Through the Notes Of V V Sadagopan

Published: 27th October 2014 06:02 AM  |   Last Updated: 27th October 2014 06:02 AM   |  A+A-


CHENNAI: In a house situated on the nondescript lanes of Jalladiampet, Sowbhagyalakshmi stays opposite a temple built for the late V V Sadapopan — carnatic music singer, composer and music educationist. Singing at the temple daily, she continues to remember him decades after his demise.

Sowbhagyalakshmi, through the Trust – Sri Sadagopan Thirunarayanaswami Divya Prabhanda Patasala started in the singer’s name — propagates Thyaga Bharathi songs for which Sadagopan was widely remembered. They are Tamil rhymes for children composed using basic carnatic ragas designed to impart values to children.

“The lyrics of these songs teach love, compassion and non-violence in a subtle, non-preachy way. They are a reflection of his character and his love for children. They can learn values by merely repeating the song,” says his daughter Radhika Sridhar who, along with her sisters, made a repertoire of his songs.

Sowbhagyalakshmi, through the trust— Sri Sadagopan Thirunarayanaswami Divya Prabhanda Patasala started in the singer’s name — propagates Thyaga Bharathi songs. Targeting children, whom she feels would be the perfect audience, she conducts summer camps in schools and composes songs for mentally-challenged children in special schools.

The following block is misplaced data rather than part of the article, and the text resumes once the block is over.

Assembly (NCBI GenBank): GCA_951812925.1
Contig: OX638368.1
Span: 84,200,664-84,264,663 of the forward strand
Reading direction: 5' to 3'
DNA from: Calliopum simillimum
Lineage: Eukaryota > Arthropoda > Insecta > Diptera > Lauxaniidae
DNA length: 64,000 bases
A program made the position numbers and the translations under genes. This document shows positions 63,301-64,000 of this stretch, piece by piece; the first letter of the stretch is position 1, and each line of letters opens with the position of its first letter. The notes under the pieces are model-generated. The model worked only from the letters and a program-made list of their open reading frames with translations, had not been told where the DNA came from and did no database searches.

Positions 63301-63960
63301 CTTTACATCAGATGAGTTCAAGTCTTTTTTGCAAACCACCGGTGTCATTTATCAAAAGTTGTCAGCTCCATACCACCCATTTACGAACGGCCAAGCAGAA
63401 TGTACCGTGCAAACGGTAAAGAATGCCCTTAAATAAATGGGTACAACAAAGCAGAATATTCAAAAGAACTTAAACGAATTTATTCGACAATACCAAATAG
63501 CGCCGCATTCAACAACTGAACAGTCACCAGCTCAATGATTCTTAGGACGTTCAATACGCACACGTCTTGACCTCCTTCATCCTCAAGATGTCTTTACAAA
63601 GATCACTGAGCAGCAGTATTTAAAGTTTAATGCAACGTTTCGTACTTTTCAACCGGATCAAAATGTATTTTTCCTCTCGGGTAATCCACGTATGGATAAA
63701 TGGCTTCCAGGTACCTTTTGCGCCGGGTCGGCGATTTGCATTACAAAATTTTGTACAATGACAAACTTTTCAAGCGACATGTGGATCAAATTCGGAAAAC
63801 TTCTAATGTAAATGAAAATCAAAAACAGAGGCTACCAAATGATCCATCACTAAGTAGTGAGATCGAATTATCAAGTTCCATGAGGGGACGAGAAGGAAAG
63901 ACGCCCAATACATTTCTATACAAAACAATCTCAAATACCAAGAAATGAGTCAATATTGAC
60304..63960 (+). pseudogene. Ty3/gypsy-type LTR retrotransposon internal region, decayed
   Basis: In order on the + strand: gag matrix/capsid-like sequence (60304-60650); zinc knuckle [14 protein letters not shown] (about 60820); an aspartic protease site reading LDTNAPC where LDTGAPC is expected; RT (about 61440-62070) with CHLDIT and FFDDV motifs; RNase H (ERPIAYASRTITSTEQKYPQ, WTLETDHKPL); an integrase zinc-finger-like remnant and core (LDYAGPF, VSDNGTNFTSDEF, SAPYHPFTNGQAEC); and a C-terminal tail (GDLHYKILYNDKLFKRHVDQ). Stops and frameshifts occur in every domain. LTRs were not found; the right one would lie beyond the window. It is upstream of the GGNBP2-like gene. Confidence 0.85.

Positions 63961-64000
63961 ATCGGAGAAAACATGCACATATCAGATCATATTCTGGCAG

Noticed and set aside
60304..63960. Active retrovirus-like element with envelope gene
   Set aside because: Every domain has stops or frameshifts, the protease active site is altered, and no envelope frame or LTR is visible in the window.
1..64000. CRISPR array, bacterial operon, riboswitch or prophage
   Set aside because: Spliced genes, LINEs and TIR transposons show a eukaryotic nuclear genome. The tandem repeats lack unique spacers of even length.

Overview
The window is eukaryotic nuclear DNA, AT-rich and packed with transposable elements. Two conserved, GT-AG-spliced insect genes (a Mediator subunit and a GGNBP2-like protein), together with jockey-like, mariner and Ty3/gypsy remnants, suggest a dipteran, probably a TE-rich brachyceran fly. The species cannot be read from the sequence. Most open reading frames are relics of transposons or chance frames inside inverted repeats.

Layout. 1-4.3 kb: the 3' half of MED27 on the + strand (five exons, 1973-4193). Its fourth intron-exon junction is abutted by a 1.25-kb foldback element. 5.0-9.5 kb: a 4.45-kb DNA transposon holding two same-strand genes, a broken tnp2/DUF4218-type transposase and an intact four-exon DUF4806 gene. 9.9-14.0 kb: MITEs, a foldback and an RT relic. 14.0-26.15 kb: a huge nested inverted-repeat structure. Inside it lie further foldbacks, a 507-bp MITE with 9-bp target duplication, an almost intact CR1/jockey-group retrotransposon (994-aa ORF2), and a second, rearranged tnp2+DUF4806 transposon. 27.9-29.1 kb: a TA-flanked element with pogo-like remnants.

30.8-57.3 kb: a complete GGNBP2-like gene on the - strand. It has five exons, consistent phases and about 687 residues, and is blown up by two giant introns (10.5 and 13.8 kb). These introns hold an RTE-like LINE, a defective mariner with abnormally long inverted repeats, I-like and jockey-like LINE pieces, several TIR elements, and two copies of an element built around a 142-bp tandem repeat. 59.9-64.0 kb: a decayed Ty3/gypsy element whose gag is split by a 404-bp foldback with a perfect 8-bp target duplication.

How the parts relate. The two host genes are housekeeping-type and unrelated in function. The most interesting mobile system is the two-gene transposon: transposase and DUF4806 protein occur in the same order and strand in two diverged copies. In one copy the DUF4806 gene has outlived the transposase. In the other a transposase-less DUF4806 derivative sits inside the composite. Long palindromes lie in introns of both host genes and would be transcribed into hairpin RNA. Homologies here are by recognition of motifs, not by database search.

She feels that even adults respond well to them.

Besides the songs, Sadagopan was known for his knowledge of Carnatic music. Along with Sowbhagyalakshmi’s late husband, Srirama Bharathi, who was his disciple, he brought out a book called  ‘Spirals and Circles’ that explains the concept of carnatic music and thought processes associated with it.

Sadagopan was also a professor of music at the Benares University and travelled to European countries to deliver lectures, said  his daughter Radhika. “He composed kirtanas with Thirukurals as the base and has infused tunes into devotional compositions like Thiruvaimozhi and Nalayira Divya Prabhandam,” she adds. Carrying his legacy forward, Sowbhagyalakshmi and her husband propagated Thyaga Bharathi songs and went on to compose tunes for Nalayira Divya Prabhandam, a compilation of verses.  After Srirama Bharathi’s demise, she continues the practice along with family and close associates. With the singer’s centennial birth anniversary approaching in February 2015, the Trust will conduct a special function in his honour.

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